Percussa Resurgo

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The Rise and Fall of Stalin’s Atlantis.

<http://www.spiegel.de/international/world/exploring-the-crumbling-soviet-oil-platform-city-of-neft-dashlari-a-867055.html>

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Roland Dobbins

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Denver UFOs buffy willow

Jerry,

The “UFO” activity looks a lot like bugs flying in front of the camera. The various trajectories are about what you’d expect if a bug flew in front of a camera, and the blurry shapes are what an out of focus object would see, especially if digital processing was used for sharpening or other effects, or if the bug was moving fast enough to appear elongated due to CMOS sensor scan rates and framerate adjustments as the sensor info is converted into digital video.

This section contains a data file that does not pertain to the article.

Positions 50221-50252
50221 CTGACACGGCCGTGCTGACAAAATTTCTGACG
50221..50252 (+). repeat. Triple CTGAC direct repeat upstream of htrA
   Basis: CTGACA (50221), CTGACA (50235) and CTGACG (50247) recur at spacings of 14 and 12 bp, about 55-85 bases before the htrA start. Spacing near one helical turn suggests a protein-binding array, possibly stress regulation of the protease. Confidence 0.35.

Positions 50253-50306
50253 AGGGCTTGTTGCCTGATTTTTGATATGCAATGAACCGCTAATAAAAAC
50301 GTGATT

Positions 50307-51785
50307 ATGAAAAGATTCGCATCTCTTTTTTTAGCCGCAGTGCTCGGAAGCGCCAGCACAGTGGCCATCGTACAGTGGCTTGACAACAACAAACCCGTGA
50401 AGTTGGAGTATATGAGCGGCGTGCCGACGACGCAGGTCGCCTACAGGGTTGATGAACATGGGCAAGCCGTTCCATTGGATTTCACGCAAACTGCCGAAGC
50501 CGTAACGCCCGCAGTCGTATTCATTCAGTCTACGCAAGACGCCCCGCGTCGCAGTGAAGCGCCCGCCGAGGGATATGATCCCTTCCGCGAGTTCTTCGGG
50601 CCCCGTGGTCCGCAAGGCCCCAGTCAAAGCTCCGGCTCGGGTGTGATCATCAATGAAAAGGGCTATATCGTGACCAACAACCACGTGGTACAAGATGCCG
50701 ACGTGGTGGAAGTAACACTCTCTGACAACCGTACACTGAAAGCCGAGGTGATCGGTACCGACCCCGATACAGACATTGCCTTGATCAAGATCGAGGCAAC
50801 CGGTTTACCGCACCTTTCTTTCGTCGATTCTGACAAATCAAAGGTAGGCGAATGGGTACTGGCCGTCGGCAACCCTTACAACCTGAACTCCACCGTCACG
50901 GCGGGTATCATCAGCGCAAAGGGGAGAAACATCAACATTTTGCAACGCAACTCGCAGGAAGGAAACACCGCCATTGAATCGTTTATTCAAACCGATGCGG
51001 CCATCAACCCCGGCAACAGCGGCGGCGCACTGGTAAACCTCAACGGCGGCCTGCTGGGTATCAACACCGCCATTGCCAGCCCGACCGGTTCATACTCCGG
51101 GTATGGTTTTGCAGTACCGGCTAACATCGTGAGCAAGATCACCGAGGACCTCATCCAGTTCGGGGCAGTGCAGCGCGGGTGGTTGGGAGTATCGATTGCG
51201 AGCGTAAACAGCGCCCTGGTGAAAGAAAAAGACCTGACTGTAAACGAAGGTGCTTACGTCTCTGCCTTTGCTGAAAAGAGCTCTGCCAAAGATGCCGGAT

In at least one of the videos, an object that initially appeared to be in the distance briefly flew and appeared in front of shrubbery or trees or other objects, indicating that it was not actually a distant object. Based on relative distances and angular line of sight rates, it looks even more like it is simply out of focus bugs flying in front of the camera.

As for witness statements that there was “nothing there”, as someone blessed with vision that is naturally 20/10 and can be corrected to somewhere around 20/7, it sometimes surprises me what other people can’t see. I’ve seen bugs fly like that all my life, simply because my eyes are good so I notice them as they whiz by. It wouldn’t surprise me if whoever set up the camera didn’t notice bugs flying in the camera field of view or realize that in the video, the out of focus condition coupled with digital processing artifacts would make those bugs look larger, farther away, and more substantial.

Sean